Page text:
Book Review: Blade Runner 2049 – Interlinked – The Art by Tanya Lapointe

I remember back in 2017, after I had just exited the IMAX presentation of Blade Runner 2049, being absolutely stunned by what director Denis Villeneuve had accomplished. A sequel to a film from 30 years prior is rarely a success, but Villeneuve managed to craft something that is mesmerizing and bold. The cinematography by Roger Deakins, who finally won his first Oscar for his work here, is breathtaking and stays on the screen long enough for the viewer to get absorbed into the Blade Runner world.

With Blade Runner 2049 – Interlinked – The Art, author Tanya Lapointe (Villeneuve’s wife) takes fans back to the gorgeous imagery and lays out in great detail the concept art behind some of the most memorable scenes and many of the props and production design of the movie.

The introduction has an interview quote from George Hull, the conceptual designer of the film. He details how he took the time to study Villeneuve’s work while the director was working on Arrival. He then partnered with production consultant Aaron Haye and both felt that they needed to keep the film as close to the original as possible. It’s an achievement they were able to pull off successfully, but his words also express the nervous feeling they both felt when working on the film.

One of the most important aspects of the film is the spinner that K (Ryan Gosling) drives around in throughout the movie. The book shows early concepts of the movie as well as what it was looking like before the final product was created. Peter Popken, the conceptual artist who brought the spinner to life, noted that they made the car a character of the film as opposed to being just another fantasy image of a flying car that is seen often in sci-fi movies. One of the cool things about this section is, when the spinner for Luv (Sylvia Hoeks) was created, the designers created a license plate that was made using a UPC code. If you take your phone’s scanner, you can actually scan the code and it will reveal a special text.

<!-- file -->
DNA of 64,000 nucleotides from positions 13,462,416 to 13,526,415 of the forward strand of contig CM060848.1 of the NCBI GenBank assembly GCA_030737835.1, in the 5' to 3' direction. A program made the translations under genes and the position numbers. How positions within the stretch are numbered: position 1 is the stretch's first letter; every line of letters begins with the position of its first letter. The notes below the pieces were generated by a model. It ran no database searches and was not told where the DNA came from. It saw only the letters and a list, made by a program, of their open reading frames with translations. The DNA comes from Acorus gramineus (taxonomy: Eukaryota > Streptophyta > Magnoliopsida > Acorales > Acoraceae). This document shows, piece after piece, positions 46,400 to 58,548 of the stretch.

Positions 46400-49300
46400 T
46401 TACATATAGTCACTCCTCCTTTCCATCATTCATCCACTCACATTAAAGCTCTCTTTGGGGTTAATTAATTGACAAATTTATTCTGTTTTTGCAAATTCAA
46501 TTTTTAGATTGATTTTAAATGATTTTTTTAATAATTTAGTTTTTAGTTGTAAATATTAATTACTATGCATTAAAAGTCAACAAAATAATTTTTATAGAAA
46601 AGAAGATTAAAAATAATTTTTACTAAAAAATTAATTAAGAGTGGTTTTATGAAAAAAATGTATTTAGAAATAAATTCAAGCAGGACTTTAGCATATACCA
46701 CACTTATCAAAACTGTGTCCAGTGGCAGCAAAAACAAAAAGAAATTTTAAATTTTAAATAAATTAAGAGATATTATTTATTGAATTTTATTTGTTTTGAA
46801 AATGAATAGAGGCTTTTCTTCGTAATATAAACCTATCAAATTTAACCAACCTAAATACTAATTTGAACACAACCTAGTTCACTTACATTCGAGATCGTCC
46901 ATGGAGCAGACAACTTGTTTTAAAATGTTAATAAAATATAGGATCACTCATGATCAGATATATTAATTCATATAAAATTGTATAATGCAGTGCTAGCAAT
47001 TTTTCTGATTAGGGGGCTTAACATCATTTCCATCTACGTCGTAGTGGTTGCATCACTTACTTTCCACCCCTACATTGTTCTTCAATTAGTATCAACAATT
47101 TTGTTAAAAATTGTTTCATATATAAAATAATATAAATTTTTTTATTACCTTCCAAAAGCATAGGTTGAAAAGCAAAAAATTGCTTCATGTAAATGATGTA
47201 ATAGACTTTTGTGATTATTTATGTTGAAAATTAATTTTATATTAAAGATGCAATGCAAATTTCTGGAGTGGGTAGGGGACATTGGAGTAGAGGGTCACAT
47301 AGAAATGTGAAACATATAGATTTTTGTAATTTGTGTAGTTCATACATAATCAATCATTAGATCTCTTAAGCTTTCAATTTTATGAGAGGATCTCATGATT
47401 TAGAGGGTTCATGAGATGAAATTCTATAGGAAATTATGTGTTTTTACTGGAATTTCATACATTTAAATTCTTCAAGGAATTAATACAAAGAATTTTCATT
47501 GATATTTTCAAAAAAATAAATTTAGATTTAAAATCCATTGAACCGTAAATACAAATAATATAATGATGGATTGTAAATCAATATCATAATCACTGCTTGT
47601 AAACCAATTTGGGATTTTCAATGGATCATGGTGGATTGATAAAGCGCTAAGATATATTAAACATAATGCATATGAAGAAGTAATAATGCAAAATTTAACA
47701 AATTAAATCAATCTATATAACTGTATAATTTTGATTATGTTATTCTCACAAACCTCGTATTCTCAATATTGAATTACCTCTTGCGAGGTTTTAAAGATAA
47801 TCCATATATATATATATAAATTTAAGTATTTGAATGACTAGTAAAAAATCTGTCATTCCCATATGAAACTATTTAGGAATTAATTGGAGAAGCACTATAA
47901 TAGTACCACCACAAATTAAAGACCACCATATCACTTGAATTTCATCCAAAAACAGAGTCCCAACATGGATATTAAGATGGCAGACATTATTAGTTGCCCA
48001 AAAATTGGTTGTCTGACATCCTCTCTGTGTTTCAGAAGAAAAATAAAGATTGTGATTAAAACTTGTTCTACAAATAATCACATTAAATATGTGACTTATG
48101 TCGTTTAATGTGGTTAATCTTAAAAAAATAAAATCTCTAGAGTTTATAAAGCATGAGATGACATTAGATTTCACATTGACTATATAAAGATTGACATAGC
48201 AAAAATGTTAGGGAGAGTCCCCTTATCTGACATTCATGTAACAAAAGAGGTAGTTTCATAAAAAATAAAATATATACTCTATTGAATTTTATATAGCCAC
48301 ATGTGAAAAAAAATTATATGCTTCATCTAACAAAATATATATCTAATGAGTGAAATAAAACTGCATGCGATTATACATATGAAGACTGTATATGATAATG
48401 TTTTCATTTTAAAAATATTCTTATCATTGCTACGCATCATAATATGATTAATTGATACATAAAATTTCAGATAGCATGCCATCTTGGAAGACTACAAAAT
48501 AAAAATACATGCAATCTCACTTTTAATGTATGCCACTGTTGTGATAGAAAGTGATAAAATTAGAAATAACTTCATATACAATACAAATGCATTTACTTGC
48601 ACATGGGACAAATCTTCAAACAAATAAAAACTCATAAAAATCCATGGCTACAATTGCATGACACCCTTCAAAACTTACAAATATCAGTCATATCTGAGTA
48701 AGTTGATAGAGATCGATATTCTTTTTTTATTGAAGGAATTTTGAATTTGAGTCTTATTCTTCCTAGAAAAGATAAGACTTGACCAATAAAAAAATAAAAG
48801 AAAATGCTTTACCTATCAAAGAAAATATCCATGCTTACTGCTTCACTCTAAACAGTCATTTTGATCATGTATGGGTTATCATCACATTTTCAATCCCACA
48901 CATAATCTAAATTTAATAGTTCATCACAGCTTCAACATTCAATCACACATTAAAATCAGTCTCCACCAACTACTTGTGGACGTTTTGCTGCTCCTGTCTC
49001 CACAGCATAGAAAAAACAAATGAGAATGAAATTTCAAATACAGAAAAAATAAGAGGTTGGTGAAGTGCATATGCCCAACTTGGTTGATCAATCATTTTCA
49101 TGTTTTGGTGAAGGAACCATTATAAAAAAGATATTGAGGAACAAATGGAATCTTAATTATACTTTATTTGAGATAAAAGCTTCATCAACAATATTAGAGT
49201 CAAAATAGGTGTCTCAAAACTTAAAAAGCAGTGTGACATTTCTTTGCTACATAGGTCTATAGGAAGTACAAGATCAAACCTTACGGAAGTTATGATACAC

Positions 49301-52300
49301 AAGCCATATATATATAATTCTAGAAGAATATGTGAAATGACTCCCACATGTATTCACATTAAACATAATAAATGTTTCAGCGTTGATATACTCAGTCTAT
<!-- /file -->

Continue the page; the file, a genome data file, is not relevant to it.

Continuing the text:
There is a lot of information and art within the 223-page book that Blade Runner fans will gush over. The book doesn’t just throw in a bunch of images and interview snippets; it also goes deeper into the detail of how everything came together. Whether it’s the spinners, the blaster that K uses, the desolate landscape of a dystopian Las Vegas and Los Angeles, or the design of the Wallace Corporation, Blade Runner 209 – Interlinked – The Art gives those who love the film and those who are interested in the moviemaking aspect a lot to digest. It’s an excellent look at a film that may not have been a financial success, but it’s one that will certainly have legs to build up a fan base for years to come.

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David Wangberg

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